Letter of Support From Heads of FKG

I’d love to write about Saab interest stories, tech pieces, or launch competitions, but for the next few days while this cloud is over us, I’d just like to remind everyone how important a positive decision in favor of reconstruction would be for Saab’s future. Whether or not the Court of Appeals grants the reconstruction, I’m confident Saab will make it through one way or another, their staff just won’t give up. Hopefully the Court will see this spirit and help to remove any obstacles from Saab’s way so they’re on the right side of history.

Frederick Sidahl, Managing Director FKG (the Automotive Suppliers Group) and Christer Palm, Chairman FKG, authored a letter in support of Saab in Swedish magazine Ny Teknik. They emphasize points we’ve heard before, on how shuttering Saab means losing a very crucial industrial company. While they focus on the enormous loss of technical expertise Sweden would suffer if Saab were to shutter, they also mention the loss of exports.

I have to echo their sentiment, and if anyone from the Court is reading this, please understand that Saab is for me and many others around the world, the most recognizable positive export Sweden has besides Ikea and H&M. Trying to stifle Saab is like cutting off a major artery in your national circulatory system, it may not seem like a lot of jobs or industry on the surface, but the company is a vital and unique link for the rest of the world into your Swedish identity. If Saab didn’t exist, I’d never have developed an affinity for Sweden so deeply.

Read their letter after the break.

We, the Scandinavian trade association for the supplier industry, Automotive Suppliers, FKG, supports a reconstruction of Saab Automobile AB, since this approach is preferable to a bankruptcy.

In our view, an abandonment of the Saab not only have immediate effects on employment, industry and regional growth in direct connection with Saab in Västra Götaland, but we also see a long-term risk of eroding the Swedish automotive cluster with Sweden, but the Saab Automobile.

The automotive cluster that is under development can be described as the engine for the Swedish automotive industry. This is where research and manufacturing. With a smaller partner, Saab, the cluster would suffer adversely. This would in turn have consequences for both industrial development and for Swedish exports.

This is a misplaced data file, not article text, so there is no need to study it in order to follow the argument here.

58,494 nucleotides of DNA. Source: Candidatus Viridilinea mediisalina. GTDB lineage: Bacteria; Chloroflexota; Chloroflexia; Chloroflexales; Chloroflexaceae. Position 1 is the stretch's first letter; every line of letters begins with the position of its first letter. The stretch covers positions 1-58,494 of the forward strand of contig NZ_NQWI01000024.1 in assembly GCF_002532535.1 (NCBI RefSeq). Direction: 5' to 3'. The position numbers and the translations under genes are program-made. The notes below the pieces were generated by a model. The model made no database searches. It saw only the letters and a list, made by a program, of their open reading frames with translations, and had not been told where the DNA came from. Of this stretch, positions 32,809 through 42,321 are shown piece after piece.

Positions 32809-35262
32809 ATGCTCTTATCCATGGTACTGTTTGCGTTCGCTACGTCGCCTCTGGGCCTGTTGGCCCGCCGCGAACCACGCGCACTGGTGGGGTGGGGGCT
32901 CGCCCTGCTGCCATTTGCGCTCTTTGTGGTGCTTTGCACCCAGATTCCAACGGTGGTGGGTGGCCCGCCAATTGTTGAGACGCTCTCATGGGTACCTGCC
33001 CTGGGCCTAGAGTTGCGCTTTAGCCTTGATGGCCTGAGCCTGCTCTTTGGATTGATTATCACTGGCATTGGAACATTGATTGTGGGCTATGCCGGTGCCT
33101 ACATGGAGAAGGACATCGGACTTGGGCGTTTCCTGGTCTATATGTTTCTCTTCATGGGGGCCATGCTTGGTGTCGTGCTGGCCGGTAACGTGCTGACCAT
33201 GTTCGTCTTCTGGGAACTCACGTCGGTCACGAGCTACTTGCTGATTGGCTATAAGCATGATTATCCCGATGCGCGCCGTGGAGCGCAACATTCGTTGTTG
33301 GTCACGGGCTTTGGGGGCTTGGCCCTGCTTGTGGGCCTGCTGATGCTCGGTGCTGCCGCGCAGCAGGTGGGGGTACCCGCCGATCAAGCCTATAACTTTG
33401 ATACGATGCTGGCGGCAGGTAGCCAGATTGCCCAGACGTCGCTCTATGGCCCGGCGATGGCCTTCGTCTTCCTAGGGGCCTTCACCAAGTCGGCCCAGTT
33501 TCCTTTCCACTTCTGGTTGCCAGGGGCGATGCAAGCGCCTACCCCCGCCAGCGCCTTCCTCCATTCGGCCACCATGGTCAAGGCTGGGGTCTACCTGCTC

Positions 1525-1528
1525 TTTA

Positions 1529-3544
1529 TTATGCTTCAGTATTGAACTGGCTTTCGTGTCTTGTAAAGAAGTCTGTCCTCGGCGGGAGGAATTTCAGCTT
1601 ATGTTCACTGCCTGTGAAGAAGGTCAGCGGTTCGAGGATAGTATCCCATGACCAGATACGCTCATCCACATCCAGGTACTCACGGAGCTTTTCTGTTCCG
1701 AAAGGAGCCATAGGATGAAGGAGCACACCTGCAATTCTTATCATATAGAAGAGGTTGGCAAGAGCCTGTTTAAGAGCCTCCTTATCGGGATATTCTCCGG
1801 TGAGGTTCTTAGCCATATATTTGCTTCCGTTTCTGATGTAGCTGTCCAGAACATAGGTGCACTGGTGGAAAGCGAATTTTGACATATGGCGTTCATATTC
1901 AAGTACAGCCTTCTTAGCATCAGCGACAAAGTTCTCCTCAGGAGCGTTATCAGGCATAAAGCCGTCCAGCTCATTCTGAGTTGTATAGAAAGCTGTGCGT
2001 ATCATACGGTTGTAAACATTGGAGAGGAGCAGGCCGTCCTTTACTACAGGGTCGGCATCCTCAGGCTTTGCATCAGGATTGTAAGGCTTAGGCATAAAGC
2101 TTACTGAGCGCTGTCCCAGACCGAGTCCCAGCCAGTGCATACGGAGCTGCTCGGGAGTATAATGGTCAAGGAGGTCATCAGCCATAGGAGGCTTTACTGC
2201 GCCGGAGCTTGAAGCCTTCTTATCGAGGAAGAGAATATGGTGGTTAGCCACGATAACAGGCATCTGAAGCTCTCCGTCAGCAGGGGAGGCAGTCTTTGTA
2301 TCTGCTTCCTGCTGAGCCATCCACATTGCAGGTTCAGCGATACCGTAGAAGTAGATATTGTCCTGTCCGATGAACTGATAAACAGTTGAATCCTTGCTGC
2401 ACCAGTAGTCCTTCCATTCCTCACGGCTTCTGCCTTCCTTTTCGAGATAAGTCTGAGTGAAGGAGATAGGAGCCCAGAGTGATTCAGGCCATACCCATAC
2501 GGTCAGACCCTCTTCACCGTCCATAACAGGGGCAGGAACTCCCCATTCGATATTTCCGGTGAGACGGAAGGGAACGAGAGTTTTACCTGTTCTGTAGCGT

The erosion can also cause unwanted effects due to an exodus of supplier industries as well as a more conservative view of Sweden as a vehicle to land long-term investing in.

FKG’s recent structure study points to a slow exodus of the supplier industry to other countries, and this increased diversification into other markets outside the automotive industry. In itself it is good to recognized talented Scandinavian suppliers develop their business, seeking new markets, which is a direct consequence of the global automotive crisis in 2008-2009. But there is a slow exodus of industry is by no means good.

With a reconstructed Saab, a Saab Automobile, which is still alive, would supply the industry continue to evolve. To develop supply chain, all the Swedish vehicle manufacturers and thus all the Swedes from – the automotive industry is one of the leading Swedish export industries.

There are approximately 1,000 automotive suppliers in Sweden (big global players, SMEs, regional and national actors) that employs over 70,000 people and a turnover of 154 billion, 25 percent of this is exported. 97 percent of all suppliers in Sweden.

Of these, 97 percent carry 70 per cent some form of Research and Development, that is, almost 5000 people are engaged in research and development in the automotive industry.

We, as representatives of the Scandinavian supplier industry, like with this letter to appeal to an assessment in a larger perspective. We also have some advice – please feel free lesson in how to successfully handled similar situations in other vehicle-producing countries, the U.S. administration’s rescue of General Motors during the crisis or Kurz Zeit Woche in which German state went in and supported the automotive industry and took part in the wage cost as that the skills could be left in the companies.

For the Scandinavian supplier industry and the Swedish automotive industry a reconstruction of Saab Automobile is therefore preferable to bankruptcy.


Frederick Sidahl

Managing Director FKG – Automotive Suppliers Ltd


Christer Palm

Chairman FKG – Automotive Suppliers Ltd

21 thoughts on “Letter of Support From Heads of FKG”

  1. Jeff;
    Right you are. It is time for the west to wake up and understand that de- industrialization has been a mistake, sold to us by academics, who never had a job besides going to school, or teaching at school. When you can’t re-invenst in your industries because you have too much debt, you should come to the understanding you are in a death spiral. Time to pull up!